CD30-positive T-cell lymphomas co-expressing CD15: An immunohistochemical analysis
- Authors: Wojciech Gorczyca, Patricia Tsang, Zach Liu, C. Daniel Wu, Henry Y. Dong, Marsha Goldstein, Patti Cohen, Maryann Gangi, James Weisberger
Published online on: Saturday, February 1, 2003
- Pages: 319-324
- DOI: 10.3892/ijo.22.2.319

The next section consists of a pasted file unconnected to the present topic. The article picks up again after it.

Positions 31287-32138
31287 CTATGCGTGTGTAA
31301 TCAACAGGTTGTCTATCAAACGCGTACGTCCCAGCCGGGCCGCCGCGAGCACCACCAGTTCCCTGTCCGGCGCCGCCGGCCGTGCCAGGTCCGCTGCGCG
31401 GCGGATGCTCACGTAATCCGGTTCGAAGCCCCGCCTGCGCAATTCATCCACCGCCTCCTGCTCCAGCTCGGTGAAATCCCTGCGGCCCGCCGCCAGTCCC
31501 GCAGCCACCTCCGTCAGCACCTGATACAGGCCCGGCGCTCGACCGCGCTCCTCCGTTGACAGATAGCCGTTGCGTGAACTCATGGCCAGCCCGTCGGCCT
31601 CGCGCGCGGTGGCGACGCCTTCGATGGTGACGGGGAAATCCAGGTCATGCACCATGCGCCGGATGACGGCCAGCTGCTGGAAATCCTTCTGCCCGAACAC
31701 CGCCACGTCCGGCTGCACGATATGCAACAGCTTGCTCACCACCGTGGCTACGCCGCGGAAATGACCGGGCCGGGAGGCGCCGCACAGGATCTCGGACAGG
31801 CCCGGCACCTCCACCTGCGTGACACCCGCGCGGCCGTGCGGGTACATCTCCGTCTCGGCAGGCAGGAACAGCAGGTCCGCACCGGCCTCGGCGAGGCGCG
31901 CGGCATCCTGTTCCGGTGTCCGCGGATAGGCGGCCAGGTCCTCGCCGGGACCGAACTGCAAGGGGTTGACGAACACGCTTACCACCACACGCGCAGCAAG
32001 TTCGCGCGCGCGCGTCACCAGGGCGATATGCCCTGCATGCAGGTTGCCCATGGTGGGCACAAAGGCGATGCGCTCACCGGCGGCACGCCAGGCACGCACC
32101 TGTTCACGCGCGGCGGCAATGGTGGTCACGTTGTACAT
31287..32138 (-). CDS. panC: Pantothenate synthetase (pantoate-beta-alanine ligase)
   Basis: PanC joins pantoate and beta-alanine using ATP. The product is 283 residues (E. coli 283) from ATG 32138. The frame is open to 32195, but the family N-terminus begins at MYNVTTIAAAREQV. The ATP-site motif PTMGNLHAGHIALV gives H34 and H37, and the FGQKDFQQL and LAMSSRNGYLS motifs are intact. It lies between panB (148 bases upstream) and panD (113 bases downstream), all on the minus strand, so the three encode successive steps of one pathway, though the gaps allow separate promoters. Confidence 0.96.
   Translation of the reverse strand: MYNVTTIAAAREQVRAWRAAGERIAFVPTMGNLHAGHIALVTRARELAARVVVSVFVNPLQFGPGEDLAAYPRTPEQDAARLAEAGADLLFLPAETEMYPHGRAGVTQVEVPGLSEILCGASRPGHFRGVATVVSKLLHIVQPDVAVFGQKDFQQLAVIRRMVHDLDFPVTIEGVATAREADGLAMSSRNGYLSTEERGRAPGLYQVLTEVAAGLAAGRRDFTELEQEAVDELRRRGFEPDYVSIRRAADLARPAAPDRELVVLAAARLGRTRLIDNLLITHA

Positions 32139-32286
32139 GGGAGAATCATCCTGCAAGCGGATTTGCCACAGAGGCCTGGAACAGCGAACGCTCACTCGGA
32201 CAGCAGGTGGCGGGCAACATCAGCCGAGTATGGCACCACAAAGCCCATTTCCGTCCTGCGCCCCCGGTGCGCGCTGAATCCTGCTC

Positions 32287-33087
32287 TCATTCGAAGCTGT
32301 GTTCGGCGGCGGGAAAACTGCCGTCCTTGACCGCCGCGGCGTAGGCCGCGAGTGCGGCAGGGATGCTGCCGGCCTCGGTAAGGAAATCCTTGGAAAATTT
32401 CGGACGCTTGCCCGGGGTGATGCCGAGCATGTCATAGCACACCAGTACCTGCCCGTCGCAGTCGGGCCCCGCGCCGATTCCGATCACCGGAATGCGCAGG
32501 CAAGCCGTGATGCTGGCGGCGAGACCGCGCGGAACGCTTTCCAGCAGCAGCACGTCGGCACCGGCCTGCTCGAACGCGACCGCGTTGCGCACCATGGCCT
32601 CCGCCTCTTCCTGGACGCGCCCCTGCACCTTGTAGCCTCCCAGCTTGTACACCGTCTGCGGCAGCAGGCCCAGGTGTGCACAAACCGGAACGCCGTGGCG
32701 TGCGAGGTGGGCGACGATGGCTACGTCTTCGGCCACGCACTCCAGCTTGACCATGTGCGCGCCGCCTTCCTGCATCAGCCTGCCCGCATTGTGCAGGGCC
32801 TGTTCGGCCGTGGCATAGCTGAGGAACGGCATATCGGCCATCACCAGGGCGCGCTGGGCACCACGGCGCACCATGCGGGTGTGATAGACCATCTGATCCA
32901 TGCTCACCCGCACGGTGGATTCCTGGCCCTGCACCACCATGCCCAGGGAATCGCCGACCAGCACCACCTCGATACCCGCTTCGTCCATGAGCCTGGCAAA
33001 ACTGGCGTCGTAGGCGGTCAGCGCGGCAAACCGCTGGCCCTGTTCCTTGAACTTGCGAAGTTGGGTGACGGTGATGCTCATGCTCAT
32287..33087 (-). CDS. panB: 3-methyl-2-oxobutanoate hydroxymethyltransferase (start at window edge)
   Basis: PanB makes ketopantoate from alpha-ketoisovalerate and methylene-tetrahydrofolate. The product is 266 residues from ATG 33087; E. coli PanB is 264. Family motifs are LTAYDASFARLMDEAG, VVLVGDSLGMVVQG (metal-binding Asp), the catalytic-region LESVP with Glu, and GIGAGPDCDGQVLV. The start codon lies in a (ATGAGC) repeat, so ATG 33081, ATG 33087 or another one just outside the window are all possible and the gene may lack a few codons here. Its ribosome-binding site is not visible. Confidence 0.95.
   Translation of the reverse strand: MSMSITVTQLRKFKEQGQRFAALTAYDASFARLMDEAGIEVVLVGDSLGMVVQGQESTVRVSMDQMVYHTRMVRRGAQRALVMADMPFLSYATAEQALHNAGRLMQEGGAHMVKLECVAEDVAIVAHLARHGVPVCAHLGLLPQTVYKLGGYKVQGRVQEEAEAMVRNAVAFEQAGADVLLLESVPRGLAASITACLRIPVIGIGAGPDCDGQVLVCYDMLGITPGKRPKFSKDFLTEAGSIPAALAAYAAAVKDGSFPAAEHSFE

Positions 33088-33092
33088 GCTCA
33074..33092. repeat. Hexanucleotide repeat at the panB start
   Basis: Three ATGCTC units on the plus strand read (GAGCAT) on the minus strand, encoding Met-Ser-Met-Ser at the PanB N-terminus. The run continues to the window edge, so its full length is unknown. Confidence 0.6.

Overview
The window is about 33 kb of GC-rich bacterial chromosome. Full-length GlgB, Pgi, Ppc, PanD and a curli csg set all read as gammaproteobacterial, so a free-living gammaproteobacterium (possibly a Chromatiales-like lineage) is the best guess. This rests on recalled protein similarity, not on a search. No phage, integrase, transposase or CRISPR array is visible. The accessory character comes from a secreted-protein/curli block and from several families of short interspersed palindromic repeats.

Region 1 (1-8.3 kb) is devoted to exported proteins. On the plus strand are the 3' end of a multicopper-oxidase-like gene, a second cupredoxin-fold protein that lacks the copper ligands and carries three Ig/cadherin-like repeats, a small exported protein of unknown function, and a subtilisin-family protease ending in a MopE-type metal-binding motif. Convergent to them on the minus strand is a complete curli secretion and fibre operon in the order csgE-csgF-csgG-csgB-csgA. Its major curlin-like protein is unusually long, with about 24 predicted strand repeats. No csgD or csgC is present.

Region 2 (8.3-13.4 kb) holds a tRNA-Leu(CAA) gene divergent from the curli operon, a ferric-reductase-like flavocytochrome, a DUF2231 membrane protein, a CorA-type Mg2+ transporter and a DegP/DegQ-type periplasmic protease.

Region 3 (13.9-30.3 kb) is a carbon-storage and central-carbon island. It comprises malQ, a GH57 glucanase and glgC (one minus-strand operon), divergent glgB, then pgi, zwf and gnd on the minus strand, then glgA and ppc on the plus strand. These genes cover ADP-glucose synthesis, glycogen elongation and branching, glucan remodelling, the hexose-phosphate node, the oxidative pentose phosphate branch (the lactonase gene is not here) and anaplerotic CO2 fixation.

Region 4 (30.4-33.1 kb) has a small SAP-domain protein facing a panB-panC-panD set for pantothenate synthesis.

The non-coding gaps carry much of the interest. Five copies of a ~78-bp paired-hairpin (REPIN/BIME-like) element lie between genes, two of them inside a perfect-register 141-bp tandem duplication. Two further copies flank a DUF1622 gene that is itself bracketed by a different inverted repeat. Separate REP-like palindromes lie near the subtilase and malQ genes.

The characteristic histologic features and immunophenotype are usually diagnostic and allow distinguishing CD30 positive T-cell lymphoma (including anaplastic large cell lymphoma) from classical Hodgkin's lymphoma. The latter differs by expression of CD15 and lack of CD45, pan-T antigens and ALK expression. We report nine cases of large cell hematopoietic neoplasms in which the neoplastic cells co-expressed CD30 and CD15, and had immunophenotypic and morphologic features of T-cell lymphoproliferative process. The average age of the CD15-positive group was 61.9 years; 6 cases occurred in men and 3 in women. The tumors were located in lymph nodes in 8 cases, and in liver in 1 case. Two cases expressed ALK protein. There were no statistically significant differences in phenotypic parameters between the CD15-positive and CD15-negative neoplasms (p>0.05). However, the CD15-positive group appeared to show a minor trend toward less positivity for EMA (44% versus 72%), ALK protein (22% versus 51%), and CD45RO (33.3% versus 83.3%, p=0.07), when compared to the typical CD15-negative neoplasms. In summary, although the co-expression of CD30 and CD15 is typical for classical HL, it may be also present in a subset of peripheral T-cell neoplasms including ALK-positive anaplastic large cell lymphoma. Combined and sensible use of morphology and a broad immunophenotypic panel in cases with limited material and/or those with overlapping histologic patterns will best discriminate between HL and ALCL. It is incumbent upon the pathologist to distinguish between these two clinicopathologic entities, since treatment options and clinical outcomes differ.